Updated information is at the end of this article.
While I was at BrickCon 2019, I was pulled aside by a couple of AFOLs and asked: “What would you think about an app that could scan and identify a part?” My answer was pretty quick – that would be a great app to have and it could be done if there was a developer that was interested.
A smartphone camera could be used in an augmented reality program to match a part’s image with a database – which could be linked to Bricklink. From there, a person could place the part in their inventory or order more. This led to a discussion about how it could be done and uses. It’s an idea that has been in my head for a while, and now someone is taking a step toward that vision.
GETCOO, a tech company based in Italy, launched a Kickstarter drive for a system named PIQABRICK. This is a product that can identify a LEGO part and catalog it for buying. selling, and inventory management. With PIQABRICK, a builder can identify a physical part quickly and easily using the two components of the system.
The PIQABRICK box
PIQABRICK has two components: the PIQABRICK BOX and a web dashboard. The box is a lightbox setup with a USB camera and LEDs mounted on top of a box made by LEGO bricks. The box has a footprint of 16×16 studs and is 12 bricks high, and can be incorporated into a LEGO build (as long as the footprint is maintained). The box is connected to a computer with USB.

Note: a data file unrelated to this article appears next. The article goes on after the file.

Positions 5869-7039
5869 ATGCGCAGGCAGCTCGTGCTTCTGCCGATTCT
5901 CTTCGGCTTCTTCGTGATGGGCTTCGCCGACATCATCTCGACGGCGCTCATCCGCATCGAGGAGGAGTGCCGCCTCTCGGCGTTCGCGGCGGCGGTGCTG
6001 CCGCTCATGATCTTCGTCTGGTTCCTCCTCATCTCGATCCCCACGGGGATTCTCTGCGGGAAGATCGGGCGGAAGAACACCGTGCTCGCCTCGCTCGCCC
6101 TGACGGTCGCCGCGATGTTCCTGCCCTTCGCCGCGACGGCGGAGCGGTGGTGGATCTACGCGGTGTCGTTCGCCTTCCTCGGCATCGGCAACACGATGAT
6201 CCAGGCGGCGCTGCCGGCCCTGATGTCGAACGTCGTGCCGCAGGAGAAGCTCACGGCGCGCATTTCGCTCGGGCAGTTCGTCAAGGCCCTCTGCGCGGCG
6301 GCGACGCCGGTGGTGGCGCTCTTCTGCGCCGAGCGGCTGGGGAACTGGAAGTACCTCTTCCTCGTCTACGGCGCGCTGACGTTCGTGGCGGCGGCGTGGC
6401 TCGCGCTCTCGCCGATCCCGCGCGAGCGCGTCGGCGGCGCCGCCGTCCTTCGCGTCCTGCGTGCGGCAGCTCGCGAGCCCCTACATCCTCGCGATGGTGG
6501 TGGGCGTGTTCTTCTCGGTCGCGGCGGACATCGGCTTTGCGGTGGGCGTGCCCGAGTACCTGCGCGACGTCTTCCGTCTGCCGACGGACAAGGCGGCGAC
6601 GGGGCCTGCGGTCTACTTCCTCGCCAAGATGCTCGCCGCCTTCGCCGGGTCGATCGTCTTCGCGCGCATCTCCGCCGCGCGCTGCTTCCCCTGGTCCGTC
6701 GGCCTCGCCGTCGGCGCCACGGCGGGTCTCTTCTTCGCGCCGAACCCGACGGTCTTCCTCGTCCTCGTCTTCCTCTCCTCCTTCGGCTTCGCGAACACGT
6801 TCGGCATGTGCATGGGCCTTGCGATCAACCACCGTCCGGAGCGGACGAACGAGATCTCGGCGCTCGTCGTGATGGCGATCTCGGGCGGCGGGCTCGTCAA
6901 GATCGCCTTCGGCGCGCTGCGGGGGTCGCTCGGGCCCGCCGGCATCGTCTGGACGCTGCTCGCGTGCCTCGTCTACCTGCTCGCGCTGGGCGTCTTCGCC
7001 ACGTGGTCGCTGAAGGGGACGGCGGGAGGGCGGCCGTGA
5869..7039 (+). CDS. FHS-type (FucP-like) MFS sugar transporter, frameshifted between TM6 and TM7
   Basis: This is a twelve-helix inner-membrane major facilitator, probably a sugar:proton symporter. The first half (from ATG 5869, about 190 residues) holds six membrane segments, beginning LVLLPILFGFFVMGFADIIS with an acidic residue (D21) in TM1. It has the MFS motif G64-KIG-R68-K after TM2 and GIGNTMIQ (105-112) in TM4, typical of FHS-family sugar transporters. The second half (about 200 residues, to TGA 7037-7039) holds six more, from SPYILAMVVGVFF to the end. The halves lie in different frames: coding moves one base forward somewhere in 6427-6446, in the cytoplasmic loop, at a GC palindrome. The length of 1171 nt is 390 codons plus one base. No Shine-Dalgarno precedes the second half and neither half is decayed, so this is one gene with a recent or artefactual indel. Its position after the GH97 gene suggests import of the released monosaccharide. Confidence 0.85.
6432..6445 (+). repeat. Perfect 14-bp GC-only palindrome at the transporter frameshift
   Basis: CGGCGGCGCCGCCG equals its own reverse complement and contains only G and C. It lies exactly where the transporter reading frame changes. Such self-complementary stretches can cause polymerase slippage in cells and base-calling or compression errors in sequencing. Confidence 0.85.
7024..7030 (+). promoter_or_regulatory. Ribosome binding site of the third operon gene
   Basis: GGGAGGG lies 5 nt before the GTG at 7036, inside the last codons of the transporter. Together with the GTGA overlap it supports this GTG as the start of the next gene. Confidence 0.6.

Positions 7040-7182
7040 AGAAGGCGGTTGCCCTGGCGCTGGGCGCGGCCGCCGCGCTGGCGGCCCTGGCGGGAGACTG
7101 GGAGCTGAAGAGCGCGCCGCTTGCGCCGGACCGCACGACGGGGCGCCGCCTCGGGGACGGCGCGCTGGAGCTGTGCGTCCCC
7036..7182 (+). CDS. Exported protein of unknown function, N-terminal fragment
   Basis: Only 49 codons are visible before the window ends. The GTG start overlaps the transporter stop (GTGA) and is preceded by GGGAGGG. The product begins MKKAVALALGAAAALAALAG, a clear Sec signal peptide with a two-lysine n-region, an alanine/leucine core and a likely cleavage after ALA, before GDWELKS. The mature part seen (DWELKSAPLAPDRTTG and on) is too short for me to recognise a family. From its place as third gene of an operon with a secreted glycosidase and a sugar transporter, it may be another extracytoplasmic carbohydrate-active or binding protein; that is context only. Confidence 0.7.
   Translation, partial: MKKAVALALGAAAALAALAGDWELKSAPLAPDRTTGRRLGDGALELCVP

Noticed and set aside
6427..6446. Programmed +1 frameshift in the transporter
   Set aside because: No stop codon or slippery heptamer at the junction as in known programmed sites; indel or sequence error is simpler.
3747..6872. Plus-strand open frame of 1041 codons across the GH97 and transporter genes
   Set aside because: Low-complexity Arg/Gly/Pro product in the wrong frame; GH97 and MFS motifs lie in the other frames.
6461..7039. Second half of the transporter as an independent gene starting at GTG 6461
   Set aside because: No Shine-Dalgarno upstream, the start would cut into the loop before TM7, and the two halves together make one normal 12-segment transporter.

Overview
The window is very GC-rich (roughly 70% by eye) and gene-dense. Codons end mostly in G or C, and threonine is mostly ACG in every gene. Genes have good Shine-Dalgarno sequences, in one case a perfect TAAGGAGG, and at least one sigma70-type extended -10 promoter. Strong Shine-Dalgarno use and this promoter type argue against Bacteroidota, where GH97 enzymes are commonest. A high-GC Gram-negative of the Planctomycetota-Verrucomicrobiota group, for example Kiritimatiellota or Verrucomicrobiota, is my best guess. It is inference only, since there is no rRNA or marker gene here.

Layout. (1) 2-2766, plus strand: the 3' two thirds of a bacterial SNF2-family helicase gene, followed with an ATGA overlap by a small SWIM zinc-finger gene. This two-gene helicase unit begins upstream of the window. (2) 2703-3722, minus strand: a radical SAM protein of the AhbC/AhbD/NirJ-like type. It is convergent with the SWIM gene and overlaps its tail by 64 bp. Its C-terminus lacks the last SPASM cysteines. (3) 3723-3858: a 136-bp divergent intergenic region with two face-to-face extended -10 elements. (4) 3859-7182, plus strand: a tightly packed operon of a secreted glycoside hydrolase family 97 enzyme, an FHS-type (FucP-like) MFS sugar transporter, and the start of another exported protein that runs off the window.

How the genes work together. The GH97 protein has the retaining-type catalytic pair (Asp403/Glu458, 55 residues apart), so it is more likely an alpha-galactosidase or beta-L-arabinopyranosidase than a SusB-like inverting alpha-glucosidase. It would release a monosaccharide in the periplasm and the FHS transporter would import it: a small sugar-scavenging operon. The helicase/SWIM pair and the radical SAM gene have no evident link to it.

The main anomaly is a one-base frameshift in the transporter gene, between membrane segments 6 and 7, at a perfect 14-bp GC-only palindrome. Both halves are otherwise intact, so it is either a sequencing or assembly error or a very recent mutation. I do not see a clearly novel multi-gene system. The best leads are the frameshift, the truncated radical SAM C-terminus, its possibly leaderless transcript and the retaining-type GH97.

The web dashboard controls the camera in the box. Identifying a brick is easy – place a brick in and scan with the camera! When the brick is identified, the dashboard gives links to LEGO marketplaces to buy/sell the brick and to manage inventory. Since the dashboard is web-based, it’s cross-platform, with compatibility on Mac, PC, smartphone or tablet.
All of this is done by computer vision – the camera sends a photo of the brick to a cloud database of parts and does a match. With PIQABRICK, bricks are identified to the part ID and color code. It can also identify minifigures. With its database, PIQABRICK can identify similar bricks by code or color, list sets with the scanned brick, and even list sets that can be built with the parts in a user’s inventory.
To maintain the database and user inventory, users subscribe to the service. With the Kickstarter, users get their first year of their subscription free when they back a set. Afterwards, an annual subscription is 29 Euro (about $33) or 2.40 Euro/month (about $2.70?month) UPDATE: Subscriptions have been removed and replaced with a free access to the web dashboard FOREVER.
The Kickstarter campaign is now open and is a great opportunity for builders and especially brick sellers to sort, maintain and update inventory. As of press time, there are early bird options for the PIQABRICK top and PIQABRICK Box, both in black and white. Retail price is
125 Euro ( around $140) 111 Euro (around $121) for the top and 145 Euro (around $161) 131 Euro (around $146)for the box. The Kickstarter deadline is November 23, 2019 12:01 PM EST, so if you want to support this system, you can get more information and back it here!